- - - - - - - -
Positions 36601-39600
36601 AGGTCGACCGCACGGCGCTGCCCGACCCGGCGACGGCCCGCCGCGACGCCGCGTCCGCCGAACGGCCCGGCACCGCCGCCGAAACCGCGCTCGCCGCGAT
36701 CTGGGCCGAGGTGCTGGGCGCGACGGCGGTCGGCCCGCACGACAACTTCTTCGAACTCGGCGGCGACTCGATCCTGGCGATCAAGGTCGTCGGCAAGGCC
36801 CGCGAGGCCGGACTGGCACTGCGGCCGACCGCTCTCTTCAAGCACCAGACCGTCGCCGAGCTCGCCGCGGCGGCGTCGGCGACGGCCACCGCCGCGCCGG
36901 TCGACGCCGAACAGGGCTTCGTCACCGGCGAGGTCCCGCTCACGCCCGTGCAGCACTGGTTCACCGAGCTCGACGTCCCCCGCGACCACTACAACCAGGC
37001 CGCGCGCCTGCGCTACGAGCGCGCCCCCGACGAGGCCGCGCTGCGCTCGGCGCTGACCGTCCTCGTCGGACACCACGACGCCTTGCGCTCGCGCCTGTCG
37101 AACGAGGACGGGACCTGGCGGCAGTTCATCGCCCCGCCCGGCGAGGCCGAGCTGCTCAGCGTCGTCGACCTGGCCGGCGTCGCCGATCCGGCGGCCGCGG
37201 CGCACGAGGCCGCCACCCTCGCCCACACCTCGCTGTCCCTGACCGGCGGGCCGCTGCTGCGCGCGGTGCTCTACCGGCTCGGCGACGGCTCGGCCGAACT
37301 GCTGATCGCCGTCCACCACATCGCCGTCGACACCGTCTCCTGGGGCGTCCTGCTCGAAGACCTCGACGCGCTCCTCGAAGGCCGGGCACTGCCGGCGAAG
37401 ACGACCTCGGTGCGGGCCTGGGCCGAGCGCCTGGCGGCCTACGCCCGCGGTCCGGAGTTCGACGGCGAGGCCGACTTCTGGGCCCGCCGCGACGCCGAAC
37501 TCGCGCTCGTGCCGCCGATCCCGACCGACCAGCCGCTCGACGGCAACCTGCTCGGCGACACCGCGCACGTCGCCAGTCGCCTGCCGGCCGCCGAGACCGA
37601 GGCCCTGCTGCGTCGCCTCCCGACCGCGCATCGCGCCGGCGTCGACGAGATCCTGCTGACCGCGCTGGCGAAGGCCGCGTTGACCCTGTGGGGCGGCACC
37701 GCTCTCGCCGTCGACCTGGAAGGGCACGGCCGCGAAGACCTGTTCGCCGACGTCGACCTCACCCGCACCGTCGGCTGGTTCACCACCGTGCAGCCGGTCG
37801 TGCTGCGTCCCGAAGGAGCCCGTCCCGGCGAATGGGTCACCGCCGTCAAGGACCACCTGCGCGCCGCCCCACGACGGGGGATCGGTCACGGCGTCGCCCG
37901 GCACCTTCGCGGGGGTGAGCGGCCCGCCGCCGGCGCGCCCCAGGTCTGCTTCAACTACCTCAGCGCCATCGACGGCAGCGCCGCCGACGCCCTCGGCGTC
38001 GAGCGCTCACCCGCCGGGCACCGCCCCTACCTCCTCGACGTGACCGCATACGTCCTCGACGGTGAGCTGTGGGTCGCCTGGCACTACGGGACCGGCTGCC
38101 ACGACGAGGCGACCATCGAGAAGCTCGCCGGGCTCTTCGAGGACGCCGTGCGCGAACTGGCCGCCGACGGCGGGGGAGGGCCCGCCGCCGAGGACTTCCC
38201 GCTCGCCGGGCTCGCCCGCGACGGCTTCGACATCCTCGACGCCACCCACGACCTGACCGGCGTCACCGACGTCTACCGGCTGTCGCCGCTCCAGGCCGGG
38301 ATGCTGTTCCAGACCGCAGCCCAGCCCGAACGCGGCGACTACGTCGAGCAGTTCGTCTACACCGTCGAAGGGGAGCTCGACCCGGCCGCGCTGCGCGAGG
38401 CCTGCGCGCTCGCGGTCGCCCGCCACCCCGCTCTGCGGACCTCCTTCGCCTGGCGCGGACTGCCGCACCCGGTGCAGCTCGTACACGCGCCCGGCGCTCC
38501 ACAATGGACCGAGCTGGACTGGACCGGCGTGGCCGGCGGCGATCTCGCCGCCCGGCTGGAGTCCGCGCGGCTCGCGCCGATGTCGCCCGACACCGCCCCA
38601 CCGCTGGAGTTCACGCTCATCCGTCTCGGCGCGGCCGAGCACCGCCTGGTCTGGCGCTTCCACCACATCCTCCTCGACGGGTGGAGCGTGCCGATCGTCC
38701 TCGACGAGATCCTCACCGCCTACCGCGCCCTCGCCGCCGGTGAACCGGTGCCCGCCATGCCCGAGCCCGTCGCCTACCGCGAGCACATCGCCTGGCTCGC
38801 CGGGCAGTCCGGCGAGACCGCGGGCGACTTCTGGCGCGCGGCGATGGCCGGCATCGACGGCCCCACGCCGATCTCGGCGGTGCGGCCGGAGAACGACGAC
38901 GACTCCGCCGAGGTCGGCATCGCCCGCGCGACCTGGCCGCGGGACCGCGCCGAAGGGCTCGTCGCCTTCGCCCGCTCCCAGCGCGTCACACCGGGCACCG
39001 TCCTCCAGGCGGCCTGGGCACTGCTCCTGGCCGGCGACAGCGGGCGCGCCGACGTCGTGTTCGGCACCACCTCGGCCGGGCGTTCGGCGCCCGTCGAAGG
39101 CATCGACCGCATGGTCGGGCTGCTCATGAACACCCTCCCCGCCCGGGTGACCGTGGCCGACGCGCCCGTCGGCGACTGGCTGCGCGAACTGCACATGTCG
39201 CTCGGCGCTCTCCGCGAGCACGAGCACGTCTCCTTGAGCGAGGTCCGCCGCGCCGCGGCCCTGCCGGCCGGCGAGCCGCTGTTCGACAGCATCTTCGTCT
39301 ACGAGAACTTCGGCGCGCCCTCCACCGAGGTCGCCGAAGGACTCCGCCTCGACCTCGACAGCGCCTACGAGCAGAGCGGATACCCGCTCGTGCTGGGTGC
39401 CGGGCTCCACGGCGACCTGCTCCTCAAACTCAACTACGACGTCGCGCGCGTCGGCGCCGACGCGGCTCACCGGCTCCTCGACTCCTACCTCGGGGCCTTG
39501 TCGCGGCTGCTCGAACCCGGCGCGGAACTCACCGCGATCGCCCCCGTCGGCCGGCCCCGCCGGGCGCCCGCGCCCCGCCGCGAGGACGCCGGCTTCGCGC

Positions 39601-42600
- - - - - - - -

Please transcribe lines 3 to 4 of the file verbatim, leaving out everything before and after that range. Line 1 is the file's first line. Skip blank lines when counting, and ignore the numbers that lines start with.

36701 CTGGGCCGAGGTGCTGGGCGCGACGGCGGTCGGCCCGCACGACAACTTCTTCGAACTCGGCGGCGACTCGATCCTGGCGATCAAGGTCGTCGGCAAGGCC
36801 CGCGAGGCCGGACTGGCACTGCGGCCGACCGCTCTCTTCAAGCACCAGACCGTCGCCGAGCTCGCCGCGGCGGCGTCGGCGACGGCCACCGCCGCGCCGG